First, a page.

One of the funniest people I ever met is Bern Bennett, who was a staff for roughly 60 years at CBS, beginning in 1944. He started in New York with CBS Radio, then known as the Columbia Broadcasting System, announcing the top-of the hour IDs for the radio network and traveling to all parts of New York to do the program announcing for the various big bands that performed live for some of the network shows.
As television grew in popularity, Bennett started announcing on TV too, and eventually became as well known as some of the program hosts, similar to the status of NBC staff announcer Don Pardo, who passed away this past Summer. Fans of the original Beat the Clock may recall Bennett being a big part of the show along with host Bud Collyer, and to this day I still don’t know if the overemphasized inflection -- or was it his voice breaking? -- was started on purpose or not as he announced Collyer’s name at the start of the show.
Bennett followed CBS television to Hollywood in 1960 and was heard for years on such programs as CBS’s coverage of the Tournament of Roses Parade, soap operas The Young and the Restless and The Bold and the Beautiful; he stayed with those soaps even after retiring officially from CBS.
I originally met Bennett through former original KRLA (now KDIS, 1110 AM) music coordinator David Schwartz, who now can be found at cable television’s Game Show Network. I don’t remember the circumstances, but I believe Schwartz, Bennett, my Dad and I were off to a book signing related to game shows, one of Schwartz’ fields of expertise.
Regardless of the circumstances, Bennett immediately went into joke-telling mode; turns out that between announcing duties, there was lots of time for jokes. He had an amazing wit, a sharp mind, a great memory, and an amazing ability to tell stories. Most of the jokes I cannot repeat, due to my own poor memory and the fact that almost all of them were dirty.
He told stories about his career, the big bands, the difficulty of managing traffic in New York to make it between the venues for the live programs, the move to television, the people he worked with, and how much he enjoyed working with CBS. I found out that more recently he lived literally right down the street from me: walking distance from my house.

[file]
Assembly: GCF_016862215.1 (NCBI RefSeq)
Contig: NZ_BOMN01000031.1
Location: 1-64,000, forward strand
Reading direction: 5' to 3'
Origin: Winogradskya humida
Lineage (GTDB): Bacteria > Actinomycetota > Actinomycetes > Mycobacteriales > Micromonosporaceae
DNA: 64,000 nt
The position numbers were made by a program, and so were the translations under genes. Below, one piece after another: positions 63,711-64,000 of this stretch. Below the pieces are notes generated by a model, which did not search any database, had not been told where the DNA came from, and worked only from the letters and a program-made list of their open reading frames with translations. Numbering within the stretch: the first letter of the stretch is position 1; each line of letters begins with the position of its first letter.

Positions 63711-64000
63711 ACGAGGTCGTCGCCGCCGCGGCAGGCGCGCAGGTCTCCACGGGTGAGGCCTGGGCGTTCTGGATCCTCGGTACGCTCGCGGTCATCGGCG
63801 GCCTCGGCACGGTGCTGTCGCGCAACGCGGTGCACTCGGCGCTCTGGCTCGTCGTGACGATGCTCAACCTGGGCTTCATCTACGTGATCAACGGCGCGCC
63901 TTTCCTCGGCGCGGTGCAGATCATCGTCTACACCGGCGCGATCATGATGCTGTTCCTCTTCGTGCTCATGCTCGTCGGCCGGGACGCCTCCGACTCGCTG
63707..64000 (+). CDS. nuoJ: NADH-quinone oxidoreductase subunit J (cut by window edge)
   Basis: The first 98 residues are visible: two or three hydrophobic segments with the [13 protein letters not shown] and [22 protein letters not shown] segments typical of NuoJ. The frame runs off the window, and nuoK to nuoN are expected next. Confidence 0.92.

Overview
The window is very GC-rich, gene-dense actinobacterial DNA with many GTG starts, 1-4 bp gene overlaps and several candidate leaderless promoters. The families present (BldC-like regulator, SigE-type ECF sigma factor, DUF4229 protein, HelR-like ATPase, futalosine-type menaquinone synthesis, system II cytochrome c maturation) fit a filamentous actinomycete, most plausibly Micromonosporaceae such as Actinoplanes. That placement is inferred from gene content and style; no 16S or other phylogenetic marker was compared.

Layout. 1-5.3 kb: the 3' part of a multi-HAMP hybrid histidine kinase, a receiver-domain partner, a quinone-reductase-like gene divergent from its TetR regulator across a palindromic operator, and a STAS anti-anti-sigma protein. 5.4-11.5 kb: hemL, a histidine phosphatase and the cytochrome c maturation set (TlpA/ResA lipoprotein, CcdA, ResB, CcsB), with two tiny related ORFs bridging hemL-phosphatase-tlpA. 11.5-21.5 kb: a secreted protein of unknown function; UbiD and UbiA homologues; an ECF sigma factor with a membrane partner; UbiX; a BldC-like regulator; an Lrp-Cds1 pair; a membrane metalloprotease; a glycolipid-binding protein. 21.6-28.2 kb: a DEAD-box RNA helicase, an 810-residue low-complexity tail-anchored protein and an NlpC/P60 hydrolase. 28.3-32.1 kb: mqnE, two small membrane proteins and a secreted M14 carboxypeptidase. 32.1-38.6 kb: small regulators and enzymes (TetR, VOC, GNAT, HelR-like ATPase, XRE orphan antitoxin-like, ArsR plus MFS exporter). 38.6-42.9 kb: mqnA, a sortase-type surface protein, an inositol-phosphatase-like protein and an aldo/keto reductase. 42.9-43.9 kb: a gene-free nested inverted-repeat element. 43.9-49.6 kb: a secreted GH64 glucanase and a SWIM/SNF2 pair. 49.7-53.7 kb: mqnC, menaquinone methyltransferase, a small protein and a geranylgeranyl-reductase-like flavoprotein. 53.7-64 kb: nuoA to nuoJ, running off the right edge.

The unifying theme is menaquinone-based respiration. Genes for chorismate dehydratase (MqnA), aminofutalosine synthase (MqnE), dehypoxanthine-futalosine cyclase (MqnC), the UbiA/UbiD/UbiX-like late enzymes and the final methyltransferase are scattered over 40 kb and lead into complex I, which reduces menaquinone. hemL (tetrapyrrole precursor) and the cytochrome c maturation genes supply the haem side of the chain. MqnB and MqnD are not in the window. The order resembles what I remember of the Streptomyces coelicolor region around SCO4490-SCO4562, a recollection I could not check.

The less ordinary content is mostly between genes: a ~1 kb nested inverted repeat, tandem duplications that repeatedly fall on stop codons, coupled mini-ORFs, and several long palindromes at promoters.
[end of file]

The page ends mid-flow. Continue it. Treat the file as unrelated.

In his spare time, he worked with the LA County Sheriff's Department station in Lomita, acting as one of the citizen patrol volunteers. He was generous, and he loved people.
When I last spoke with him, Bennett told me about some heath issues he was having. My memory was that in his 80s, he was beginning to have occasional seizures perhaps related to epilepsy. I told him I’d help him any time. And then, suddenly, he was gone. Poof. No word.
I went to his condo ... new renters with no knowledge. Lomita Sheriff’s hadn’t heard from him either. Now and then there were clues, such as a brother that made contact with Schwartz, but otherwise, nothing. Even internet searches turned up nothing ... good or bad. I figured he moved somewhere to be with his brother, the only family I had ever heard about; Bennett himself never spoke of family, though I knew he was divorced.
So it is with sadness that I report that Bennett passed away on May 29th, 2014 at the age of 92. His death went unreported except for a short mention in actor union SAG-AFTRA’s magazine, which said he died in the morning, somewhere in San Pedro. Which means I was still close to him even though, unfortunately, I was no longer close to him. Perhaps he was in a care home.
He would have turned 93 last Sunday, October 19th. And I knew him well enough to know that he would not want anyone to be sad. So whether you were a fan or not, this might be a good time to go tell someone a joke and make them feel better. If you can make it dirty, so much the better; Bern would have wanted it that way.